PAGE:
Gov. Eric Greitens is calling Missouri lawmakers back to the Capitol on Monday to debate protections for religious anti-abortion organizations and enact new regulations for abortion providers.
In a Facebook video released Wednesday afternoon, Greitens said the session would focus on “protecting pregnancy resource centers and proposals for common-sense health and safety standards in abortion clinics.”
“I’m pro-life,” he said, “and I believe that we need to defend life and promote a culture of life here in the state of Missouri.”
The first portion of Greitens’ agenda for the special session is to repeal a St. Louis ordinance that bans employers and landlords from discriminating against women who have had an abortion, use contraceptives or are pregnant.
Digital Access For Only $0.99
For the most comprehensive local coverage, subscribe today.
Opponents of the ordinance say it infringes on the religious rights of pregnancy resource centers, which are faith-based, anti-abortion organizations that provide free services to women who want to carry their pregnancies to term.
Centers in Missouri are eligible to be reimbursed for some expenses from a state fund called the Alternative to Abortion program. Contributors to the centers can receive a state tax credit for donations.
“Municipalities should not be attempting to thwart constitutionally guaranteed liberties,” said Dr. John Yeats, executive director of the Missouri Baptist Convention.
But critics of pregnancy resource centers, which are also known as crisis pregnancy centers, contend they often pose as medical clinics while providing inaccurate information designed to scare women away from having an abortion, most notably that abortion is linked to an increased risk of breast cancer and that abortion can lead to mental-health disorders.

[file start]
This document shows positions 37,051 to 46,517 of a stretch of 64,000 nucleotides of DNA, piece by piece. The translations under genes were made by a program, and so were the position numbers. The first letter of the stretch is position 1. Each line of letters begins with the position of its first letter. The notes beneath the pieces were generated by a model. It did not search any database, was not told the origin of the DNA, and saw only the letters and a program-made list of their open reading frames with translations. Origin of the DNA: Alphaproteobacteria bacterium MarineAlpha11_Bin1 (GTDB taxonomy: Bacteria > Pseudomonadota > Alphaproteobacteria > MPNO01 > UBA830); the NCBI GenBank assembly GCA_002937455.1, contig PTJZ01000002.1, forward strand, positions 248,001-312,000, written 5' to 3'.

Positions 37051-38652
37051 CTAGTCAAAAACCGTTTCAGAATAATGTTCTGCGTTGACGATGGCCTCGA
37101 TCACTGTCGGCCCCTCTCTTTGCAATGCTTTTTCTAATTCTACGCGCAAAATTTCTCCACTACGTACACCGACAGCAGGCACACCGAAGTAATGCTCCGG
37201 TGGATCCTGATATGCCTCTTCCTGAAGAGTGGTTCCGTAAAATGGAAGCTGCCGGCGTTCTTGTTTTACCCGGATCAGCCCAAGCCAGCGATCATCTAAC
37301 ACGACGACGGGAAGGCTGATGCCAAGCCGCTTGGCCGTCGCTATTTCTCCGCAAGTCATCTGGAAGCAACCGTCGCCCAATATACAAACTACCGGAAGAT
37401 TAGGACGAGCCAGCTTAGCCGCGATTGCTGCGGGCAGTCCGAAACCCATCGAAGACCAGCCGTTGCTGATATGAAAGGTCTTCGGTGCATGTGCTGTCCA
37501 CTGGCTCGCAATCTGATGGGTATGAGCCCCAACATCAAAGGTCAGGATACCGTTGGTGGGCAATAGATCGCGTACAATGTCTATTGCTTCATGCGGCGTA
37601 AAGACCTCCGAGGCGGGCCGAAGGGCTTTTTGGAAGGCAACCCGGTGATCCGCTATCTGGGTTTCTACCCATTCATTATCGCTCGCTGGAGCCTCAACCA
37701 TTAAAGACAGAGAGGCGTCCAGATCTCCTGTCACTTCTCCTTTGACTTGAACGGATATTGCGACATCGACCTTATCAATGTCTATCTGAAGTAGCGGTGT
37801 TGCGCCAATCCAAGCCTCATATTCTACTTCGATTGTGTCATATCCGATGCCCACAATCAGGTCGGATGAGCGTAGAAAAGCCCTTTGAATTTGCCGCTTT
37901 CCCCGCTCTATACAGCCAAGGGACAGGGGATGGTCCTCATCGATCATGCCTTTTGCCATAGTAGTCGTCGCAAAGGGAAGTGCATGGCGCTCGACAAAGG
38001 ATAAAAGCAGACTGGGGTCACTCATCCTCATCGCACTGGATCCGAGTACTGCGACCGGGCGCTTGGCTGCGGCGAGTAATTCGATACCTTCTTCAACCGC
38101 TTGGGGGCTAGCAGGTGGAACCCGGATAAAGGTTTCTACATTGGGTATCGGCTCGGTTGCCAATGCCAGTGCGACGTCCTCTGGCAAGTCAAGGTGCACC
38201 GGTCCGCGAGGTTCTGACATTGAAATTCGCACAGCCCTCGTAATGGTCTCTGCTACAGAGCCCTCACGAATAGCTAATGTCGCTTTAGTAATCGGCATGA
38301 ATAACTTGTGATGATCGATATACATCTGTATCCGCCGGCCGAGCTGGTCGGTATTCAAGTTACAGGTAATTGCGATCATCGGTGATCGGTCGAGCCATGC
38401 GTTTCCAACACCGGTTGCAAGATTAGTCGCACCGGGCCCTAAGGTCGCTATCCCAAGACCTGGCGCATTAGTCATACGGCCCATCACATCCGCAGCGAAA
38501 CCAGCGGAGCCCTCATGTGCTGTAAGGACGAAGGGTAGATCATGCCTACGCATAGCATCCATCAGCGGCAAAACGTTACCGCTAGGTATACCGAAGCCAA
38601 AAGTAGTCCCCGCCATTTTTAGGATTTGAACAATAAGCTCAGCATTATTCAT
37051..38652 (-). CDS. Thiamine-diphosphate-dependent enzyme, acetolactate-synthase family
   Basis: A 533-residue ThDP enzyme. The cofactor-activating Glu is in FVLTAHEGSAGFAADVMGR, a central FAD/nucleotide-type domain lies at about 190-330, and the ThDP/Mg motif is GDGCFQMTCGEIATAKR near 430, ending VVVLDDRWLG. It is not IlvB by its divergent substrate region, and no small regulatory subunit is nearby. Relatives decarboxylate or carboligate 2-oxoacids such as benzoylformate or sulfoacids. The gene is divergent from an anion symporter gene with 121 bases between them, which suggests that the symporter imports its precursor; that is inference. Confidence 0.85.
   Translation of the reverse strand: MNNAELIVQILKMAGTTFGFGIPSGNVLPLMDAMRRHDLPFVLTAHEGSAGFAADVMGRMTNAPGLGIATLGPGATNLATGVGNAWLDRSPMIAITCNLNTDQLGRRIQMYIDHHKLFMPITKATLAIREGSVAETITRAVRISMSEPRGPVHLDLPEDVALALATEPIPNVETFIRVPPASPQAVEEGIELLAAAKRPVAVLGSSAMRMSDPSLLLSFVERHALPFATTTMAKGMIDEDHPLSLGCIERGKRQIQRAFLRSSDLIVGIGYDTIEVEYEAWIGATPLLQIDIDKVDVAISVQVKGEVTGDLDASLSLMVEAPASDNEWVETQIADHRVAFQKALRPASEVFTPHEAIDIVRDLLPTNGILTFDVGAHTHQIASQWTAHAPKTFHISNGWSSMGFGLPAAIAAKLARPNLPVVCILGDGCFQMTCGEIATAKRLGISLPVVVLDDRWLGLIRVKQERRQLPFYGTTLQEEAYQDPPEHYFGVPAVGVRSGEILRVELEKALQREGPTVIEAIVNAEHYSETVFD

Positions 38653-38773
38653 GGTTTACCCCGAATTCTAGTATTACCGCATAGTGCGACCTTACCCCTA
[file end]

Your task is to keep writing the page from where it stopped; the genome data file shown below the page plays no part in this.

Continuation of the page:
“Our hard-earned tax dollars should be going toward programs that alleviate poverty and feed hungry children, and not to support unregulated (crisis pregnancy centers) that lie to people seeking abortion care,” said Pamela Merritt, co-director of the abortion rights group Reproaction.
Greitens is also pushing lawmakers to enact new regulations on abortion providers in Missouri.
A recent court ruling halted a state law requiring hospital admitting privileges for doctors who perform abortions and mandating clinics that provide abortions to meet the same standards as outpatient surgical centers.
The law was similar to one in Texas that the U.S. Supreme Court struck down last June, after it sharply reduced the number of abortion providers there. After the court ruling, Planned Parenthood Great Plains and Planned Parenthood of the St. Louis Region and Southwest Missouri announced it would begin providing abortion services in four Missouri locations.
Currently, the only Missouri clinic performing abortions is in St. Louis.
Greitens said the court ruling “weakened our state’s health standards in abortion clinics.” Exactly what regulations he’s hoping to put in place were not made clear in his announcement.
Allison Dreith, executive director of NARAL Pro-Choice Missouri, said the decision to bring lawmakers back to the Capitol to deal with these issues “is an appalling example of out-of-touch priorities.
“Make no mistake about it,” she said, “the intent behind the governor’s actions is to shame women for their personal medical decisions and make basic reproductive health care harder to access.”
This is the second special session that Greitens has called since lawmakers adjourned for the year in May. The 163-member Missouri House estimates special legislative sessions cost $50,000 to $100,000 a week, depending on how often the full chamber meets. The 33-member Senate, with one vacancy, estimates a $28,000 a week cost to taxpayers.
These costs reflect lawmakers’ daily per diem, mileage to and from the Capitol and costs of supporting session-only staff.